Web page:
Researchers assess how extreme weather events, such as storms and cyclones, affect water circulation in the tropical Pacific, according to a study published in Climate and Atmospheric Science.
It’s well known that the strength of the wind influences the circulation of water in the oceans. The frequency of extreme weather situations — such as storms and cyclones — will change in the future due to climate change, which in turn will affect ocean circulation. This is known as Atmospheric Synoptic Variability (ASV).
Using a computer model, researchers from the GEOMAR Helmholtz Centre for Ocean Research Kiel, Germany, investigated for the first time how these weather changes alter the Pacific basin. “It is not enough to look at average atmospheric properties, such as mean wind speeds, to understand the influence of climate change on the ocean,” says Dr. Olaf Duteil, “it is crucial to consider the cumulative effect of short-term changes in weather patterns to get a complete picture.”
The researchers predict that future climate changes in ASV will affect the mixing of the ocean’s layers, as a higher or lower amount of kinetic energy into the ocean will lead to more or less water mixing respectively. The computer model predicts that a reduction in ASV in subtropical areas will cause a shallowing of the mixing layer, while it will get deeper as it approaches the equator.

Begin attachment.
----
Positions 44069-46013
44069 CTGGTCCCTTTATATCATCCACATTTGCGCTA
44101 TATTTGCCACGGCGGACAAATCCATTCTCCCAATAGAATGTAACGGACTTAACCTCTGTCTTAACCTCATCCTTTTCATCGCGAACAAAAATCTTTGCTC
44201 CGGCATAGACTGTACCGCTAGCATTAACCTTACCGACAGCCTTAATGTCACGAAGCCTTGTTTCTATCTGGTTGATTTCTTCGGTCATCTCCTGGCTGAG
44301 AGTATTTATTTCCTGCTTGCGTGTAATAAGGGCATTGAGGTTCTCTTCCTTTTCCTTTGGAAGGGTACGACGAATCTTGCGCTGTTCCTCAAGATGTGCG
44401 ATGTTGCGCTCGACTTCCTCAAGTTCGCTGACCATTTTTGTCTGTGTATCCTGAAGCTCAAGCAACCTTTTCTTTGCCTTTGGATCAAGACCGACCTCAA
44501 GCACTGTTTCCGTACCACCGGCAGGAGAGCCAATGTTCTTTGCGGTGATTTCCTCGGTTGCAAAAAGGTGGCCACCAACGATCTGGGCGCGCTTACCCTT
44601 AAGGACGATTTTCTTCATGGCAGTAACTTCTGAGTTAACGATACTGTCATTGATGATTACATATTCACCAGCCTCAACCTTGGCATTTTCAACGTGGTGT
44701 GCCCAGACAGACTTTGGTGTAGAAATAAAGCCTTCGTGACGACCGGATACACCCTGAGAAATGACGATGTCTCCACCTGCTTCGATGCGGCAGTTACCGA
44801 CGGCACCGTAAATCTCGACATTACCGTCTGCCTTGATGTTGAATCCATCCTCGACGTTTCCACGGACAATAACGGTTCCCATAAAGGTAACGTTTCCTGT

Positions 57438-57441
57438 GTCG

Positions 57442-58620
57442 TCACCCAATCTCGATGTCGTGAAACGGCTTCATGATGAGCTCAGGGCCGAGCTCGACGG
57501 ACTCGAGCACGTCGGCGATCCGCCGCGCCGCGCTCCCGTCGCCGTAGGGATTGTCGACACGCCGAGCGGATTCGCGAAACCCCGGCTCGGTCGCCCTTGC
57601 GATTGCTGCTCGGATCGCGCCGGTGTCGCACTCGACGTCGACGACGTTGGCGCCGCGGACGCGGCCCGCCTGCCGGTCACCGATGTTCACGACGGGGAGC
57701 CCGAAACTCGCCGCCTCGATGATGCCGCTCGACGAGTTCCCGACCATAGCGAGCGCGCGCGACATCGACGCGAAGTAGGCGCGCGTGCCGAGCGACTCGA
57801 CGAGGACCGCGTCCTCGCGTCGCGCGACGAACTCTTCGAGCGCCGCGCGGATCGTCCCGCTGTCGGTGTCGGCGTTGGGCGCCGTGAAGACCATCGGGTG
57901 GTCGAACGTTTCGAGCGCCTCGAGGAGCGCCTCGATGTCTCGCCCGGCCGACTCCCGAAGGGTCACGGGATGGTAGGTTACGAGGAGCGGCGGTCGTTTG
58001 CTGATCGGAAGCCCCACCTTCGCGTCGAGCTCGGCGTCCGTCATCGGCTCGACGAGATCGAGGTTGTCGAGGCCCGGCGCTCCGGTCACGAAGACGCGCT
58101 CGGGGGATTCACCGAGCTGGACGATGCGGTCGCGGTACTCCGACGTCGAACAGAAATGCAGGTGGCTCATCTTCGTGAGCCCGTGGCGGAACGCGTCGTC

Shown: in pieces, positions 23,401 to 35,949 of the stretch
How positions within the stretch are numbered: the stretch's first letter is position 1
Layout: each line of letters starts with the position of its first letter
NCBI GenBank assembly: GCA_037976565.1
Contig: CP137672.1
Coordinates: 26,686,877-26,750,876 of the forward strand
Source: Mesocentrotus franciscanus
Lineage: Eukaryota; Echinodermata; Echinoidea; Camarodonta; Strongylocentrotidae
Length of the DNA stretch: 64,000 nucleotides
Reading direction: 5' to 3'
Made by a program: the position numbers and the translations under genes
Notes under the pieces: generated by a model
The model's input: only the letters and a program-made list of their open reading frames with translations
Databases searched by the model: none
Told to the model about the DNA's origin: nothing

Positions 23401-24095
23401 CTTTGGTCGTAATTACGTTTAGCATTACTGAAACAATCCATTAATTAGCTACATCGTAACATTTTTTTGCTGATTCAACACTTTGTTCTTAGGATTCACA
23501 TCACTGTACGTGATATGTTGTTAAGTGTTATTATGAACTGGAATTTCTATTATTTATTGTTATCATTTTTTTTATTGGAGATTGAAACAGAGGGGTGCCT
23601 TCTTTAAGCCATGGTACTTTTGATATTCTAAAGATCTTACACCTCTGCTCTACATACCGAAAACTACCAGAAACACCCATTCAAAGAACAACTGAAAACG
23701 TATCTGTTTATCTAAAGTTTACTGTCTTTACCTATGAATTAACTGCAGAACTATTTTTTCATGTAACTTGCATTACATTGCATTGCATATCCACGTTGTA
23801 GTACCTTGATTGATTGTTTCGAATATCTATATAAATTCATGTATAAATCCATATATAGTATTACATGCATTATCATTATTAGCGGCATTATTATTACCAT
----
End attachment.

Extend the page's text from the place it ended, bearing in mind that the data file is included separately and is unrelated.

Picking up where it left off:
If these changes in ASV occur due to climate change, they could have large-scale consequences. Mid-latitudes and equatorial latitudes are connected via superficial ocean water pathways. These are driven by winds coming north and south of the equator, which regulate the upwelling of equatorial waters and play a key role in determining the water temperature and productivity in the tropics.
This study highlights the need to understand what factors affect ASV, as any changes significantly impact ocean circulation. “This quantification should be used to improve our confidence in projections of future climate, especially when analysing large ensembles of climate models,” concluded Duteil.
Duteil, O., Park, W. Future changes in atmospheric synoptic variability slow down ocean circulation and decrease primary productivity in the tropical Pacific Ocean. npj Clim Atmos Sci 6, 136 (2023). https://doi.org/10.1038/s41612-023-00459-3